It is just fascinating what you see when you drive around. You can be driving down a rural road and if you look off to the side you will see an old castle or fortress on the hillside. Things are so different than from home. One castle that we did stop in and see was in Rasnov. The picture at the top of this article shows it from a distance where it looked like one of the nicer complexes. When we actually got into it, the entire place was in ruins. That was quite surprising.
We spent this morning touring around a small village that has one health spa. The mud and the waters in the area have long been known for their restorative properties. There is one couple in the campground that go every day to the spa for a few hours. The woman is in a special two-week program for a problem with her shoulder. When she started she couldn’t raise her arm above waist height. She can now get it above her head.
In the communist era this village was known as Bazna Baths. During this period, people in the USSR couldn’t leave the Soviet Union to travel but they could go anywhere within the USSR. This area was quite the tourist destination in those days. Once the communist era ended, tourism almost dried up. The buildings in the village are all owned by private individuals, but they have been allowed to fall into ruin. This photo is of some of the mud baths from days gone by. It is really too bad to see what has happened to some lovely buildings. There was a theatre here, hotels, restaurants and more. Actually, there is still one restaurant that is supposed to be quite good. Mike and I will bike over to it for lunch one day this week. We toured the fortified church in Bazna. Our scale of time is so different from Europe’s. This church was originally built 500 years ago, about the same time that explorers were discovering the Americas. It underwent large restorations in the 1800s before Canada was even a country. It was restored again in 2004. We were told that the school was often placed inside the church’s walls since it was one of the important buildings that needed protection. The villagers would often store their food in the defense towers and just take what was needed to their homes. This was so that if or when they had to flee to the protection of the fortified area, they would still have food to eat.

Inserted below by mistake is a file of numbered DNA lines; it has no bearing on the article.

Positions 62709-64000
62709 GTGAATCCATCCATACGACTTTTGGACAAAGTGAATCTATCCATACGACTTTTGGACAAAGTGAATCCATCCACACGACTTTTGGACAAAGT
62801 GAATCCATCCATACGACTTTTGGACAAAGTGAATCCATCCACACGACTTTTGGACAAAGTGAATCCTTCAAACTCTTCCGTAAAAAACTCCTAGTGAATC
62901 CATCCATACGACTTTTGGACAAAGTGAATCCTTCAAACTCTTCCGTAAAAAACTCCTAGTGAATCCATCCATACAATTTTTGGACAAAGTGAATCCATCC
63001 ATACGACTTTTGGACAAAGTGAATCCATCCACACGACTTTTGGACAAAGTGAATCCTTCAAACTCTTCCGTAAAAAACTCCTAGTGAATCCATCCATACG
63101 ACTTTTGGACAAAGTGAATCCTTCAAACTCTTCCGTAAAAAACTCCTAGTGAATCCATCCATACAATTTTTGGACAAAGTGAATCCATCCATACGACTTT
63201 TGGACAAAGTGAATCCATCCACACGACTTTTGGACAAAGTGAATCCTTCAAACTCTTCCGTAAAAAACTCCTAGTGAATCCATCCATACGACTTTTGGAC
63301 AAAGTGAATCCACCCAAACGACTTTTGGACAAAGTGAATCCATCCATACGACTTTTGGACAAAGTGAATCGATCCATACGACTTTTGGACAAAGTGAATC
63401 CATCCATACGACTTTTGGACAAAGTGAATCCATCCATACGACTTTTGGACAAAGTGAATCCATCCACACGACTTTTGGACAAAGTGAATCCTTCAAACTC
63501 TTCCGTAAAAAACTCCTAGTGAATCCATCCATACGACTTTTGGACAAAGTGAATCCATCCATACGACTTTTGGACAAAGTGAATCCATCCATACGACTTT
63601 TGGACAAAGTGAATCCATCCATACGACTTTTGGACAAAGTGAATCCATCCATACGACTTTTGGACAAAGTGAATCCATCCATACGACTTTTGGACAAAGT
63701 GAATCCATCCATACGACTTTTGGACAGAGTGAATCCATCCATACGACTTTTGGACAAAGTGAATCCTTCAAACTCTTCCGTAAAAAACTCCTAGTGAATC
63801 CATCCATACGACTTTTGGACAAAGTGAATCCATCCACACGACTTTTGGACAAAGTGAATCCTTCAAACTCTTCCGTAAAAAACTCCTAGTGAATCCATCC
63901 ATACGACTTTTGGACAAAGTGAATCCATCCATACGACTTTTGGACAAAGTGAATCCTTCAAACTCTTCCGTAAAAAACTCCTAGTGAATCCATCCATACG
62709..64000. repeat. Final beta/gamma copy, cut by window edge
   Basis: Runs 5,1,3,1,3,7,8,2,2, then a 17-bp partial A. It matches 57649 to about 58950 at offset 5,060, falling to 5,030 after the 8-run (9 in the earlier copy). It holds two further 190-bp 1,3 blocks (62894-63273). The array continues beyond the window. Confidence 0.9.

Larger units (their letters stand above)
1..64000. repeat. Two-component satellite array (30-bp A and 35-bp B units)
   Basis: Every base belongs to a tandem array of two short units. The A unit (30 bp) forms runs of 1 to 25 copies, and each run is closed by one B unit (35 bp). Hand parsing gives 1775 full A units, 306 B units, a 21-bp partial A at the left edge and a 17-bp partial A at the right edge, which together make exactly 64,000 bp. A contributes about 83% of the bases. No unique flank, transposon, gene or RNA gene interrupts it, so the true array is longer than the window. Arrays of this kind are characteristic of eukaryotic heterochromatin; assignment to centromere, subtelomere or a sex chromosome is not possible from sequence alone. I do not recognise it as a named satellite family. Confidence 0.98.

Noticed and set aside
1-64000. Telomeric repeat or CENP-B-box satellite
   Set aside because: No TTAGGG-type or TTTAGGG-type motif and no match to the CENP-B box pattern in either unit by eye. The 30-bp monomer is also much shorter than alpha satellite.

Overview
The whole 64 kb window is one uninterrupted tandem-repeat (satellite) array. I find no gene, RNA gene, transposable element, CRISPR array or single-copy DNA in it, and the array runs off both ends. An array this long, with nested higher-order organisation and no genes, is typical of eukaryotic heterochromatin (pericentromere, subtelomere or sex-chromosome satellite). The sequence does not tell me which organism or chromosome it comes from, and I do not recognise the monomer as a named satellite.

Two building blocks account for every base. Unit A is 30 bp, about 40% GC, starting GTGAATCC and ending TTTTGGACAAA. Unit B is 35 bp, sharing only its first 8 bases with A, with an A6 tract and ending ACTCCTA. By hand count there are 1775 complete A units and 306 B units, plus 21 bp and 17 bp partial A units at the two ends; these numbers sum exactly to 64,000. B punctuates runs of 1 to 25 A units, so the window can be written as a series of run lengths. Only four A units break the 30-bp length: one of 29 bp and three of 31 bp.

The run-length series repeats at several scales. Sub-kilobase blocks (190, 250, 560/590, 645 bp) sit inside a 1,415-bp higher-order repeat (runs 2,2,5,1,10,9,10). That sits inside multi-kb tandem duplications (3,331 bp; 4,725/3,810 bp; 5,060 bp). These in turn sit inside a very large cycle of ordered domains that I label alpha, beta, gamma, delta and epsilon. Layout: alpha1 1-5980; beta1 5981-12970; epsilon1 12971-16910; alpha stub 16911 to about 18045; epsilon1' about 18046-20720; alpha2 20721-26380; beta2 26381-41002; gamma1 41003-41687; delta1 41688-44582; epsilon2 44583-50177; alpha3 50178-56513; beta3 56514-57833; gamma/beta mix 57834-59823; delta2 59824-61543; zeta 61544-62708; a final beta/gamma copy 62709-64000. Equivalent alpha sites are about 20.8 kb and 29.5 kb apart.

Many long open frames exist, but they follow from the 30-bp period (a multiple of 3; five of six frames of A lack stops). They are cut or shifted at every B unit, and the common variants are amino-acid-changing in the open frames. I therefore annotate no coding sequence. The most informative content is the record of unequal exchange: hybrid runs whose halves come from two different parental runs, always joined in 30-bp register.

Here is a picture of a carving that was in the village. It basically shows life starting in the womb and then the baby growing older and older. We all thought it was quite well depicted. It is thanks to Wilma, our current campsite owner that we visited this village. On a side note, this campground is owned by the Dutch couple Wilma and Hans. What is it with Dutch campsites in Transylvania? Wilma knew that they were hosting a special Romanian food tasting and a walking tour of the village. She invited us and an American couple who are house sitting, two doors down to go with her. Bob and Fara, from the US, quit their jobs after 20 years, sold their home and are touring Europe. They started almost a year ago. At the moment they are house sitting in a home with chickens and dogs, while the owners are away for about a month. Apparently, there are multiple web sites where you exchange your services for looking after an empty home, often with animals, in exchange for somewhere to stay. That would be an interesting way of keeping costs down and living like the locals do. Bob and Fara will be visiting us for drinks this evening, I am sure that they will have some interesting stories to tell.
There are times that I miss things from home that we don’t have in the RV. I have had a nasty cold and cough for the last week. At home I have an electric bed which I can raise for sleeping when I get all stuffed up. I do miss that at this moment.
We will be taking out the bikes for the day tomorrow. After that we will be visiting the town of Sighișoara. I have heard great things about this town and I am looking forward to our visit. I will let you know if it lives up to its reputation.